Companies & Industries

Smashing Silos


Five steps to encourage collaboration and do away with insular business units acting at cross-purposes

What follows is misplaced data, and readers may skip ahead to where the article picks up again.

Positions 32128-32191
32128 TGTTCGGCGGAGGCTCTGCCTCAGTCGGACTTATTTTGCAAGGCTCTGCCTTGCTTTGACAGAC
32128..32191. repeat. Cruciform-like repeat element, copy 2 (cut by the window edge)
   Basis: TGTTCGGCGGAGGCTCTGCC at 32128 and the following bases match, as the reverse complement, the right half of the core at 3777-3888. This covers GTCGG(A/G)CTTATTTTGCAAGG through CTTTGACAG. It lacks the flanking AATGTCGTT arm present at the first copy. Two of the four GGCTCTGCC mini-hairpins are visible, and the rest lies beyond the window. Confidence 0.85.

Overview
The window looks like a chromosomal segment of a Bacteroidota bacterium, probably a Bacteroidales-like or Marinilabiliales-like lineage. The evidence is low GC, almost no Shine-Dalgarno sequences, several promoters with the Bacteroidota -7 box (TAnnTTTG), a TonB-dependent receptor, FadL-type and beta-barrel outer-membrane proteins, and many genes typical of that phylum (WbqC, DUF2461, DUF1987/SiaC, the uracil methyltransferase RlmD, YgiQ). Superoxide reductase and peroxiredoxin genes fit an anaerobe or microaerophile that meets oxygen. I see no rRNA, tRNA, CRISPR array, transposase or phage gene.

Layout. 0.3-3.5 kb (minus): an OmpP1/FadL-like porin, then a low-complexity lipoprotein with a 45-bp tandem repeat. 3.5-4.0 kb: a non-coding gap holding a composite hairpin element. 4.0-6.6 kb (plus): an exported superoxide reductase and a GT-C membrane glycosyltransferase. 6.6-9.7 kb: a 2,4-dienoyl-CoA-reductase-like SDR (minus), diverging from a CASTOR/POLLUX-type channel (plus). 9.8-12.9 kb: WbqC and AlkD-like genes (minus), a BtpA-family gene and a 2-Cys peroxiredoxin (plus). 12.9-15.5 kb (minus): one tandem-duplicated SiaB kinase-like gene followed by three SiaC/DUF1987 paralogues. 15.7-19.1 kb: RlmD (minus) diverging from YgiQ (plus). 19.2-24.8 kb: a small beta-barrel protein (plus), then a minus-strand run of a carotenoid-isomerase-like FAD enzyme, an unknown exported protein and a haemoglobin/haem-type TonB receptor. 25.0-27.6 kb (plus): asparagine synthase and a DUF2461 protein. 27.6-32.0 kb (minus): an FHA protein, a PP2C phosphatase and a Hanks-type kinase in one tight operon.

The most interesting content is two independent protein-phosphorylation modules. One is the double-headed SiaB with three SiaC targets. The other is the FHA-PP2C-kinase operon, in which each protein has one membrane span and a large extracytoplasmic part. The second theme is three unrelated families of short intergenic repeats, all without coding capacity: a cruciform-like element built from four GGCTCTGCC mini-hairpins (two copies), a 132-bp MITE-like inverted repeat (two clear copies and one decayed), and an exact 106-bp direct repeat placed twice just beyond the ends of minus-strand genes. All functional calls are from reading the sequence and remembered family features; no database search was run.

No business, institution, or government agency is immune from silo syndrome in which barriers develop among the organization's many parts. But adopting collaborative culture, processes, and tools can keep silo syndrome in check and create greater value. The term "silo" is a metaphor suggesting a similarity between grain silos that segregate one type of grain from another and the segregated parts of an organization. In an organization suffering from silo syndrome, each department or function interacts primarily within that "silo" rather than with other groups across the organization. Marketing may develop its own culture and have difficulty interacting with other functions such as sales or engineering. This manifestation of silo syndrome breeds insular thinking, redundancy, and suboptimal decision-making. Silo syndrome can also impact business units, wreaking havoc with customers. In a typical scenario, separate sales organizations for each business unit fail to coordinate. When sales representatives from different silos call on the same people, customers may conclude that the vendor either has no regard for his or her time or that the salespeople and the company they represent are disorganized. Unless the vendor is the only game in town, the customer may look elsewhere. Silos also commonly extend to systems and data. As systems fail to interact and data becomes trapped and unavailable to decision-makers outside the silo, people are less likely to interact. When people are culturally inhibited from interacting across departments and functions, they avoid sharing data and information outside of their silos. It's a vicious cycle, one that can cost an organization in agility, productivity, and responsiveness. Collaboration Roadblocks